Alex Ross, The New Yorker

Alex Ross

The New Yorker

Mountain View, CA, United States

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Recent:
  • Unknown
Past:
  • The New Yorker

Past articles by Alex:

The Love Song of Frida Kahlo and Diego Rivera

San Francisco Opera hosts the première of a haunting new work by Gabriela Lena Frank. → Read More

The Sonic Signatures of Salvatore Sciarrino and Kaija Saariaho

The music of these painterly modern composers is as distinct as Schubert’s or Debussy’s. → Read More

Gustavo Dudamel’s Mahler Misfire

At the New York Philharmonic, the celebrity conductor gave a curiously inert reading of the Ninth Symphony. → Read More

Yo-Yo Ma Goes Underground with the Louisville Orchestra

Teddy Abrams, the ensemble’s music director, has created a work about Mammoth Cave—and staged the piece inside its reverberating walls. → Read More

The Doleful Minimalism of Max Richter

The composer is everywhere on film and television soundtracks, promising that we will dissolve in mist before the apocalypse arrives. An assessment by Alex Ross. → Read More

Requiem for a Great Cat

Alex Ross on P-22, a mountain lion who lived in Los Angeles’s Griffith Park, his death by euthanasia in 2022, and the L.A. Philharmonic’s musical tribute to him. → Read More

Medieval Romances by Kate Soper and Richard Wagner

Alex Ross reviews “The Romance of the Rose,” at Long Beach Opera, and Wagner’s “Lohengrin,” at the Met, which both dwell on ancient mysteries of love. → Read More

The Gustavo Dudamel Show Goes East

Alex Ross writes that the conductor Gustavo Dudamel’s move to the New York Philharmonic is less of a loss for the Los Angeles Philharmonic than it appears. → Read More

Loud Noises on the Western Front

A new adaptation of “All Quiet on the Western Front” dilutes the power of Erich Maria Remarque’s antiwar novel. → Read More

The Ageless Exuberance of Michael Tilson Thomas

In the face of serious illness, the conductor led two memorable programs at the L.A. Phil. → Read More

Looking Past the Celebrity Conductor

Hype is buoying the young phenomenon Klaus Mäkelä, but Xian Zhang, at the New Jersey Symphony, shows a better way forward for the art, Alex Ross writes. → Read More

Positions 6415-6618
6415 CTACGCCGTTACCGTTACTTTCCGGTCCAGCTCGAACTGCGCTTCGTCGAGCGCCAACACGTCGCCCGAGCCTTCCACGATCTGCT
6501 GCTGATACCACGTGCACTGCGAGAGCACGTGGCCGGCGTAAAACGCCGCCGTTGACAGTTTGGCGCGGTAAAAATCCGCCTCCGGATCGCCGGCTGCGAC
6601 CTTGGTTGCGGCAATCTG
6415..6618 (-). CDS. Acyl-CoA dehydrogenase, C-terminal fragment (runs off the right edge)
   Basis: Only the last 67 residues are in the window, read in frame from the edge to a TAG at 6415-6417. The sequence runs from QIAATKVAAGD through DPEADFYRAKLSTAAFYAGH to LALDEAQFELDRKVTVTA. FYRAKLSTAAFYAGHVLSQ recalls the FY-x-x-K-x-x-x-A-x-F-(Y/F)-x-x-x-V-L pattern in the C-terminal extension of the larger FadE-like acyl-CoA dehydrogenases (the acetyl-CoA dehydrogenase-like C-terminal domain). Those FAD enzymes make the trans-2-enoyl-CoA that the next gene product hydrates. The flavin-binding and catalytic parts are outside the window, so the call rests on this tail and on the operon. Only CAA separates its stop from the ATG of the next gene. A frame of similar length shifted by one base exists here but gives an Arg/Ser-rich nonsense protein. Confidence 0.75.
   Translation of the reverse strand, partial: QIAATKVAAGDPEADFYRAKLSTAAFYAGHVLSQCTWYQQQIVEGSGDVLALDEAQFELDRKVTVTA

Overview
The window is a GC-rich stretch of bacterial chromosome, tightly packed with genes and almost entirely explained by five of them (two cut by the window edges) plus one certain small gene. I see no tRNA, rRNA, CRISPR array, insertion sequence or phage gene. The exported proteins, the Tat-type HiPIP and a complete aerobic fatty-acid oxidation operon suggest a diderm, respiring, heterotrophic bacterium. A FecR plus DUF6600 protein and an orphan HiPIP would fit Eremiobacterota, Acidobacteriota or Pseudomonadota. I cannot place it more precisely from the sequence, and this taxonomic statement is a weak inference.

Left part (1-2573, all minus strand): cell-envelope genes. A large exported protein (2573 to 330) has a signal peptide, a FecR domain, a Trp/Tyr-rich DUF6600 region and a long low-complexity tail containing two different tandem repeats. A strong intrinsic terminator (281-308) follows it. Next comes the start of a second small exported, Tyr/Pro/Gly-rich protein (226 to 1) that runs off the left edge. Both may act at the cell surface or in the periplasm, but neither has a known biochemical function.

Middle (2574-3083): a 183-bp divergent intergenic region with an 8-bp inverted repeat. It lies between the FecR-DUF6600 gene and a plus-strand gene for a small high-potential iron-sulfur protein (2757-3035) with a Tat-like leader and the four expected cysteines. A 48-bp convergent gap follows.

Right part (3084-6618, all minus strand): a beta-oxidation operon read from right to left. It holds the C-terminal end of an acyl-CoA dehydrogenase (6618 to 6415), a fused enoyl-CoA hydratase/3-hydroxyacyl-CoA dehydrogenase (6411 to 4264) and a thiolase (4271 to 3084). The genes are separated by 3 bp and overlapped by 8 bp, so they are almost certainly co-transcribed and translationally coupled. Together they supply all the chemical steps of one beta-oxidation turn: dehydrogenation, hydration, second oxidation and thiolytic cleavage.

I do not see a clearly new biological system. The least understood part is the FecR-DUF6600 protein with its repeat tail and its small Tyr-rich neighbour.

Notable Performances and Recordings of 2022

The daring South Dakota Symphony, Germany’s excellent small opera houses, Davóne Tines’s soaring performance in “X,” and other highlights of the year in music. → Read More

Counting Down “The Hours” at the Met

Kevin Puts’s new opera, inspired by Michael Cunningham’s novel, is finely crafted but lacks an original voice. → Read More

The Symphonic Testament of Erich Wolfgang Korngold

Alex Ross writes about Erich Wolfgang Korngold, a composer who worked on Hollywood film scores and made underappreciated contributions to classical music. → Read More

Kristian Bezuidenhout Unleashes the Subtle Power of the Fortepiano

On a modern piano, performers have to play Mozart with restraint, but on an earlier instrument they can push to extremes. → Read More

A History of the Modernist Villain’s Lair

“Don’t Worry Darling” is the latest in a long line of films that use modern architecture as a backdrop for evil. → Read More

Is the New York Philharmonic’s Swanky New Space Falling Short?

The renovated David Geffen Hall looks better, but the acoustics leave a mixed impression. → Read More

The Bel-Canto Brilliance of Lawrence Brownlee

Alex Ross on the singer Lawrence Brownlee’s performance in Rossini’s “Otello,” at Opera Philadelphia, which Ross writes was a tour de force of tenor genius. → Read More

The Ghostly Songs of Othmar Schoeck

Alex Ross writes about the Swiss composer Othmar Schoeck, whose song cycle “Elegie” performed by Christian Gerhaher was recently released by the Sony Classical label. → Read More

John Adams Captures the Music of Shakespeare

The composer’s new opera, “Antony and Cleopatra,” displays his mastery at setting the complex rhythms of the English language. → Read More